News apps are big news. Smartphones – and some smart apps – have allowed news junkies the never-ending ability to click on the latest headlines. According to StepLeader, a mobile tech company, more than one in four surveyed adult US smartphone users have a local news app installed.1
The TV is still the top destination for getting local news but the local news app is second – beating both the local TV’s website and the local newspaper’s website. According to StepLeader, among people with a local news app, 36% claimed to watch local TV news seven or more times in the week prior to the survey.
The study also reveals that local news app users are both well educated and affluent as well as older; 62% were between the ages of 30 and 60. The three biggest uses of the news app include breaking news (40%), local news (26%) and weather (22%).
Another study is equally as illuminating. CNN reports on research from Localytics that shows “mobile users spend roughly the same amount of time with news apps as they do with Twitter…about 115 minutes per month.”2 A news app, while expensive to develop, can reap dividends for the news channel paying for it via advertising.
So what are some of the best local news apps? Here are some we recommend (in no particular order):
Southern Californians can grab their local news as well as national and international at the drop of a button. It’s also part of a suite of apps on offer – and all free. Included in the suite are the aforementioned Los Angeles app – which also works on your Apple Watch, the MegaDoppler Weather app, and the Watch ABC app (which allows you to watch ABC shows).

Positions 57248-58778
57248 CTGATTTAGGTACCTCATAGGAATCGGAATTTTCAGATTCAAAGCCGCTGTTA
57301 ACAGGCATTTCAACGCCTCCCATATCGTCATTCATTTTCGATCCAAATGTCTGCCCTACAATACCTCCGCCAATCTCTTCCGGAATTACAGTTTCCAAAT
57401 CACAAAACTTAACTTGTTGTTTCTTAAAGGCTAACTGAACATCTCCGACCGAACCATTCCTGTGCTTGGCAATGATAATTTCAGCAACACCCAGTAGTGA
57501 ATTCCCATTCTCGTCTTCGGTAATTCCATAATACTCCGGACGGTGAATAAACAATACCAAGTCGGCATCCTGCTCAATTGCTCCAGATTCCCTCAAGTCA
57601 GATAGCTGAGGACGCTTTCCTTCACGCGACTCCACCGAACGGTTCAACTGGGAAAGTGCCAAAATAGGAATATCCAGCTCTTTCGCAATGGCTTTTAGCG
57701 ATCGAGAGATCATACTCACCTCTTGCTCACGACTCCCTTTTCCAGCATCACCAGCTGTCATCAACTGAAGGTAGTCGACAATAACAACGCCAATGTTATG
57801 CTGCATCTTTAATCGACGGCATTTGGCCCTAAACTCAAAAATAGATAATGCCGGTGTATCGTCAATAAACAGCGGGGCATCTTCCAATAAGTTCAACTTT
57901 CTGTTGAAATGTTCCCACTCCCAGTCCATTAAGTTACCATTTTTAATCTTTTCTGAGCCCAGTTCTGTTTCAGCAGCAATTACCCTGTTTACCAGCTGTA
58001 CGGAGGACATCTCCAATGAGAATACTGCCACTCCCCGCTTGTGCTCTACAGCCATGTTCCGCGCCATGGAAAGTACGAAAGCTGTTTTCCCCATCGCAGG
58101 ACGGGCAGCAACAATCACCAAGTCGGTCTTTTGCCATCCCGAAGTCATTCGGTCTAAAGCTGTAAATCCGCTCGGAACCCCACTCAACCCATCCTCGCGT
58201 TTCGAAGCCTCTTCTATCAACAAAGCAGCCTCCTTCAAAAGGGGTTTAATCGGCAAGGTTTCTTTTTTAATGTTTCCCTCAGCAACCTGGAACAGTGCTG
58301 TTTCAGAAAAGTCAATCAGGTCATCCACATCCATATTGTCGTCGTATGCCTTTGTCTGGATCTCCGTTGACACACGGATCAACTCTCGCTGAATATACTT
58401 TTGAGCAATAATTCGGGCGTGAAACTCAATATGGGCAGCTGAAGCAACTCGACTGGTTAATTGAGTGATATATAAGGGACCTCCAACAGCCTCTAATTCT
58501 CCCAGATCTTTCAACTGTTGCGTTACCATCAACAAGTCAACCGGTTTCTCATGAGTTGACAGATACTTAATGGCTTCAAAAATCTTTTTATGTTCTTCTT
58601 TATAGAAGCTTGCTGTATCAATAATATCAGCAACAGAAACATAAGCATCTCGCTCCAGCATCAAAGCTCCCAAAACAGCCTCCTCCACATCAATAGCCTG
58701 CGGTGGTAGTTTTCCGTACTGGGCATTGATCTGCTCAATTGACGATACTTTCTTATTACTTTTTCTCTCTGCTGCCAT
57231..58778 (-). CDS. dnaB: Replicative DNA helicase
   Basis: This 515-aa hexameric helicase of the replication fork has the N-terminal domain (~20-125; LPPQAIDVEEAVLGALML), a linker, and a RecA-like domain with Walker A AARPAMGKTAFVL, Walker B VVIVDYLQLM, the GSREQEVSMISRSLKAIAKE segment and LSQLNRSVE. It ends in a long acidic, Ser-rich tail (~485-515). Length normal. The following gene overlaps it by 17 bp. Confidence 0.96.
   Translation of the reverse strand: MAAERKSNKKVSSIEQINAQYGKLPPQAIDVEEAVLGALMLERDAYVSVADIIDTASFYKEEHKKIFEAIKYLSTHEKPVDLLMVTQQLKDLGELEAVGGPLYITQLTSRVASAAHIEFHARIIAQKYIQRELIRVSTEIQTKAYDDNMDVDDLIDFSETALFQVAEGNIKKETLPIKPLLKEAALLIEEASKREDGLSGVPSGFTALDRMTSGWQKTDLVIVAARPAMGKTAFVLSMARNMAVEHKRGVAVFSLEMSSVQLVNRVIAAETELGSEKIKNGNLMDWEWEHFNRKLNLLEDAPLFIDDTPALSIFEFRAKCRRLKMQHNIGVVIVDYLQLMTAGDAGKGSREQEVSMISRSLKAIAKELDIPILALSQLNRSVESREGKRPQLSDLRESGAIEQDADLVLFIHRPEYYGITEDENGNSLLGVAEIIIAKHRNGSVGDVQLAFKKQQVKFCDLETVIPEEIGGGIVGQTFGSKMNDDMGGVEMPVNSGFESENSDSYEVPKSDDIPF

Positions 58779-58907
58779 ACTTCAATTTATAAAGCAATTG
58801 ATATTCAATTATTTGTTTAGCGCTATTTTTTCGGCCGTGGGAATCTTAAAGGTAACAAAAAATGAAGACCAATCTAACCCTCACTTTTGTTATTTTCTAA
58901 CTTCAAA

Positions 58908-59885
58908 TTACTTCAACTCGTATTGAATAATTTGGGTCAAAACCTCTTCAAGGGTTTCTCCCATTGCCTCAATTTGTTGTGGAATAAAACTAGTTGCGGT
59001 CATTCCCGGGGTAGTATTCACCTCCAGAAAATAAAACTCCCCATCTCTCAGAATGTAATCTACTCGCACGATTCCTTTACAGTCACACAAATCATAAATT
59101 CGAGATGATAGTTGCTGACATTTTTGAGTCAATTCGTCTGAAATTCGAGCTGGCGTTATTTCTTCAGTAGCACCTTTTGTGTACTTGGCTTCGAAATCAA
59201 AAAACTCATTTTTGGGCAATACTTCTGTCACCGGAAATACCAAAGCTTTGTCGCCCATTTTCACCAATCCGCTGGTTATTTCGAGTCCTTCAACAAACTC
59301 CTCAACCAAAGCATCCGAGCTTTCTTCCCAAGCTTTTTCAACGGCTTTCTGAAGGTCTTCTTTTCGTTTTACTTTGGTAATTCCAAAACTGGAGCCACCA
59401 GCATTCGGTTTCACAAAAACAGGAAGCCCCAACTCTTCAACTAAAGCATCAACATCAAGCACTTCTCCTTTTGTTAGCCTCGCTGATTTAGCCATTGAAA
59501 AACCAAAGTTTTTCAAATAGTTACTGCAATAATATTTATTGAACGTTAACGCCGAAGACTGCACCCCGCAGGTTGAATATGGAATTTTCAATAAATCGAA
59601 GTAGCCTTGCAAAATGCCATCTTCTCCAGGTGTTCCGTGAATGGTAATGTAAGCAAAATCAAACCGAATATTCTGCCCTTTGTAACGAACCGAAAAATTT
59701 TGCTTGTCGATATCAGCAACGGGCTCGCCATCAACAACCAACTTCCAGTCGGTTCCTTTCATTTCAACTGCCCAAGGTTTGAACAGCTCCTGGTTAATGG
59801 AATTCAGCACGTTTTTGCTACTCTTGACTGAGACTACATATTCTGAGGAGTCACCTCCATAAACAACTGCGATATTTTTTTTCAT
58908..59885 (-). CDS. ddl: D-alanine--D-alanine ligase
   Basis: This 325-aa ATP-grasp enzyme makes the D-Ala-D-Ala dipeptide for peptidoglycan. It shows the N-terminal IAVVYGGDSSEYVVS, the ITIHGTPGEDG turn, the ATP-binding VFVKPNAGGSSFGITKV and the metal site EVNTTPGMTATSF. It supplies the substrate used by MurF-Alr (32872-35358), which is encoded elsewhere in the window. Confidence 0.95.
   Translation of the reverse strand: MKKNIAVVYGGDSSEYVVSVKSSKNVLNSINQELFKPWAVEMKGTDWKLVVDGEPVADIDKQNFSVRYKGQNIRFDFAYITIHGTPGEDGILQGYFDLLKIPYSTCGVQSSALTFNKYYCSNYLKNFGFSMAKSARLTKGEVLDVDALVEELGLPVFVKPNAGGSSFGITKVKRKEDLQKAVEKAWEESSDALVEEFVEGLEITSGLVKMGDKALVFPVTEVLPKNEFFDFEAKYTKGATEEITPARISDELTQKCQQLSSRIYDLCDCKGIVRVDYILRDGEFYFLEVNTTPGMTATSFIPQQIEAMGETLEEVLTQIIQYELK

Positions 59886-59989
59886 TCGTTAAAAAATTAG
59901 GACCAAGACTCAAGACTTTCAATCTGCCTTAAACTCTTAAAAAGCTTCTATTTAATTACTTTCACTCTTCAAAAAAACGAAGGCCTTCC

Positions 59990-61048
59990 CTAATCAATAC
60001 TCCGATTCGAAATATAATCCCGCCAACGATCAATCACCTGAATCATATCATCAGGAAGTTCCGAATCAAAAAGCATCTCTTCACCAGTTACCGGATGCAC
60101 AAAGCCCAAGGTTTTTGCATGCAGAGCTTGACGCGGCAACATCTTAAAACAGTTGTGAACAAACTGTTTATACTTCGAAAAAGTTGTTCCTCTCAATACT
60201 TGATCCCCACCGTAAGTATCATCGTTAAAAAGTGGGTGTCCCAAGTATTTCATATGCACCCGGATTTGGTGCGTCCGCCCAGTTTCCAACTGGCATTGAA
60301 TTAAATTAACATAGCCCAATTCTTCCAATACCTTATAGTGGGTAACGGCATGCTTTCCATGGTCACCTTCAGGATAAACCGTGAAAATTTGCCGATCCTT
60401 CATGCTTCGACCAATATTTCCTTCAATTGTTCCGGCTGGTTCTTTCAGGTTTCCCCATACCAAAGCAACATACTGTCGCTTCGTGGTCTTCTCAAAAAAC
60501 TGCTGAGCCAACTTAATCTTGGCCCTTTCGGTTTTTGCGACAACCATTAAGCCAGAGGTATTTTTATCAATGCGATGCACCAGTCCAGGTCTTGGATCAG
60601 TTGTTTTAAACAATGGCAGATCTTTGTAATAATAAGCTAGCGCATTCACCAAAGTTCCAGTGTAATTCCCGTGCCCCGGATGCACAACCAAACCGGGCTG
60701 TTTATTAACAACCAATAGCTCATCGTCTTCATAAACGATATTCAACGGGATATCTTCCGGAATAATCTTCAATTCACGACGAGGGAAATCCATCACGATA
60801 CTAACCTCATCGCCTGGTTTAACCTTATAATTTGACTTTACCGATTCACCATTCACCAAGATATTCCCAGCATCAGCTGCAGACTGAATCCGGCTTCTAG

CBS uses a one-size fits all approach with their app. You can select your city to help personalize the app for local news/weather. They offer personalization in 24 major US locations and you can live-stream audio and watch video broadcasts. Interestingly, the app features Nielsen’s audience measurement software which means you can contribute to their market research.
A broadcaster-operated news service that harnesses content from 118 stations in 90 markets. Users get a free, ad-supported app that provides live and on-demand local newscasts and local news clips.
The Associated Press have their own award-winning app available for smartphone and tablet. Raved about by the New York Times (“If you like your news comprehensive you’ll want AP Mobile”), it gives you local and national stories as well as local stories from over 1,000 regional news sources.
WKMG in Orlando has gotten into the app game in a big way. Their free downloads include an app for news, an app for storm tracking, an app for hurricane tracking, an app for Storm Pins, and an app for local sports.
The following chart shows the additional news apps used by people in the US (in 2013), courtesy of Statista. 3